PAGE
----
Penn State Downs Mount Olive in Straight Sets

Story posted February 1, 2014 in Sports, CommRadio by Uriah Tagle

Riding the momentum of three straight wins entering the match, the No. 12 Penn State Nittany Lions (4-2) downed the visiting Mount Olive Trojans (1-5), 3-0 (25-14, 25-13, 25-19), for their fourth consecutive victory.  Despite beginning the season with two straight losses to UCLA and Hawaii in Honolulu, during the Outrigger Invitational, the Nittany Lions have not lost since returning home to Happy Valley.

Despite Mount Olive’s 1-4 record coming into the match, Penn State head coach Mark Pavlik wanted to make sure that his team did not overlook a competitive Trojans squad.

“We thought coming into this that we had to make sure this wasn’t a trap type of game,” Pavlik said.  “We wanted to make them play big boy volleyball for a long, long time.”

Penn State jumped out to a 15-8 lead to begin the first set, and never looked back, thanks to two kills each by redshirt freshman middle blocker Matt Callaway, and redshirt sophomore middle blocker Matt Seifert.

After a Mount Olive timeout, the Trojans went on a 3-0 run, which was quickly countered when the Nittany Lions went on a 5-1 run of their own.  On the set point, redshirt sophomore setter, Taylor Hammond, floated the serve over the net to the Trojans, who returned the ball directly into the wall of Aaron Russell and Matt Callaway, sealing the set for the Nittany Lions, 25-14.

Penn State dominated the first set statistically, with Mount Olive closing the period hitting an atrocious -.087%.  Callaway and Seifert finished the first set with three kills apiece for Penn State, with Aaron and Peter Russell each adding a kill as well.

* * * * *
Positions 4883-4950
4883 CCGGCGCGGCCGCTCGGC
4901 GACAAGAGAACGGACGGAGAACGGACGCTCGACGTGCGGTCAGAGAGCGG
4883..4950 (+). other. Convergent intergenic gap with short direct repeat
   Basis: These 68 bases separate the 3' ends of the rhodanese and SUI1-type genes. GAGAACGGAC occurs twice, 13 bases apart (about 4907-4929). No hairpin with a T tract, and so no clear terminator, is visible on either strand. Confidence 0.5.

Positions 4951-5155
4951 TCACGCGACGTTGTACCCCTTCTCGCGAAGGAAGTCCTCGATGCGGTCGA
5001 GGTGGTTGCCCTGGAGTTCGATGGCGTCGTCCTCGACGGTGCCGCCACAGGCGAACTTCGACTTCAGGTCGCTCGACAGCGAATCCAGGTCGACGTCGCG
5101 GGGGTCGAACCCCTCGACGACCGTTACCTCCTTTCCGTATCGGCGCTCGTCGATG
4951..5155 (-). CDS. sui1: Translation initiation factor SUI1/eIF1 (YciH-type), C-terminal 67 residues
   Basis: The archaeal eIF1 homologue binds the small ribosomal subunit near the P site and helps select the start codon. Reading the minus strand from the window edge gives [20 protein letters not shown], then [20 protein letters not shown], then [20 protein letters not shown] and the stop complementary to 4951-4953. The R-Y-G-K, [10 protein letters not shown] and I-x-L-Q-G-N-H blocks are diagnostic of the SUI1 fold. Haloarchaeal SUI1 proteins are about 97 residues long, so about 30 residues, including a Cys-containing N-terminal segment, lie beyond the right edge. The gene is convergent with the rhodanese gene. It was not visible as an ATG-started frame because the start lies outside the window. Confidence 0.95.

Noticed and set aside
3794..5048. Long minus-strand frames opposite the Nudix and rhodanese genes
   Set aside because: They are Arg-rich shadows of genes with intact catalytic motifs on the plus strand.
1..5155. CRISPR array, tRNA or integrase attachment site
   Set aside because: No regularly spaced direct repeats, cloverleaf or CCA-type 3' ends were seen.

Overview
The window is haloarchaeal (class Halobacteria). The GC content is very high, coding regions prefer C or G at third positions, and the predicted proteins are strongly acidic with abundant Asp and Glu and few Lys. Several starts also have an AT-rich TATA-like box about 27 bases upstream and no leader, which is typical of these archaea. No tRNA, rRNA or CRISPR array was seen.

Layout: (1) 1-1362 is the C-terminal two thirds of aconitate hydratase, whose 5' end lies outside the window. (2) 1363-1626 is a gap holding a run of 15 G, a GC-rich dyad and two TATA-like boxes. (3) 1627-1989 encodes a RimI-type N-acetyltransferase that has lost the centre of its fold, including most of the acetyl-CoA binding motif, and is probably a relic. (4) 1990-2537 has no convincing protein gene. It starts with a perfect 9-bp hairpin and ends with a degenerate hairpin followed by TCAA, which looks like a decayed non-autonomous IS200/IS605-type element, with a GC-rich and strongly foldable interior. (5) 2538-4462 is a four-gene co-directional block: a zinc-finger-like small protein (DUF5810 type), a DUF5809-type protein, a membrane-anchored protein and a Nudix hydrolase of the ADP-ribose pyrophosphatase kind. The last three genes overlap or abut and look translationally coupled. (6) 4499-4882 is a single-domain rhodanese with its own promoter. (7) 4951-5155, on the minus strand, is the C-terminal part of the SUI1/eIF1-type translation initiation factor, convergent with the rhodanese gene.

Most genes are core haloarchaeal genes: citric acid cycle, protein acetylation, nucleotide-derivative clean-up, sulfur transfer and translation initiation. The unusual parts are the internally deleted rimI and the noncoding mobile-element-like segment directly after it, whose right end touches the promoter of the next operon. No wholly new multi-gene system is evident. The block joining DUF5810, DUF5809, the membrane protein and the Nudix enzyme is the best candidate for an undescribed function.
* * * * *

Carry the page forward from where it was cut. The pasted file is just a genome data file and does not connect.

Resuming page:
The Nittany Lions remained hot to open up the second set, taking a 7-1 lead into the first timeout.  While the Trojans went on a few small runs, they were not able to sustain anything substantial, and trailed Penn State for the majority of the period.  6-4 freshman outside hitter Joey Farrell ended the period emphatically for the Nittany Lions, with a vicious kill that gave them a 25-13 set win.

While Farrell ended the second period with a bang, the beginning of the set was his Penn State debut.  The freshman out of Lombard, Illinois, shined in his first match, hitting .444 with six kills, and adding two digs on the defensive end.

“I was very nervous when I first got out there, I had to look over at the coaches and they told me to settle down, relax, and breathe,” Farrell said in the postgame press conference.  “Once I finally got into it, it was just really fun.”

The Lions continued their roll in the third stanza, outplaying the Trojans in every aspect of the game.  Penn State took an 18-9 lead into the first timeout on the floor, but the Trojans quickly countered.  A 9-5 run brought Mount Olive within striking distance, but the Penn State offensive was just too strong.  The Nittany Lions went on to win the final set 25-19 thanks to a service error from Mount Olive’s freshman outside hitter Garret Dimm.

When it was all said and done, 6-7 redshirt freshman outside hitter Spencer Sauter led the Nittany Lions in kills, recording seven while hitting .875.  While Sauter did not record a kill in the first set, he closed out the match strong with four of his kills coming in the final frame.

“He’s a great ball control guy, his net game is getting better and better, and he’s been blocking the best he’s ever blocked in the last 3-4 weeks,” Pavlik said.

On the defensive side of the ball, the Penn State front line continued to impress in the matchup against Mount Olive, recording three blocks, and earning the praise of Pavlik.

“The thing that sticks out most is our blocking, we’ve done some pretty serious work on it in the practice gym,” said Pavlik.  “You get fourteen blocks in three games, and you’re doing a pretty good job”

Penn State will begin EIVA conference play on Saturday, when they host the visiting Saint Francis (PA) Red Flash (2-2) at Rec Hall.  ComRadio will have the call live at 8:00 p.m.

Uriah Tagle is a junior majoring in communication arts and sciences, and economics. To contact him, email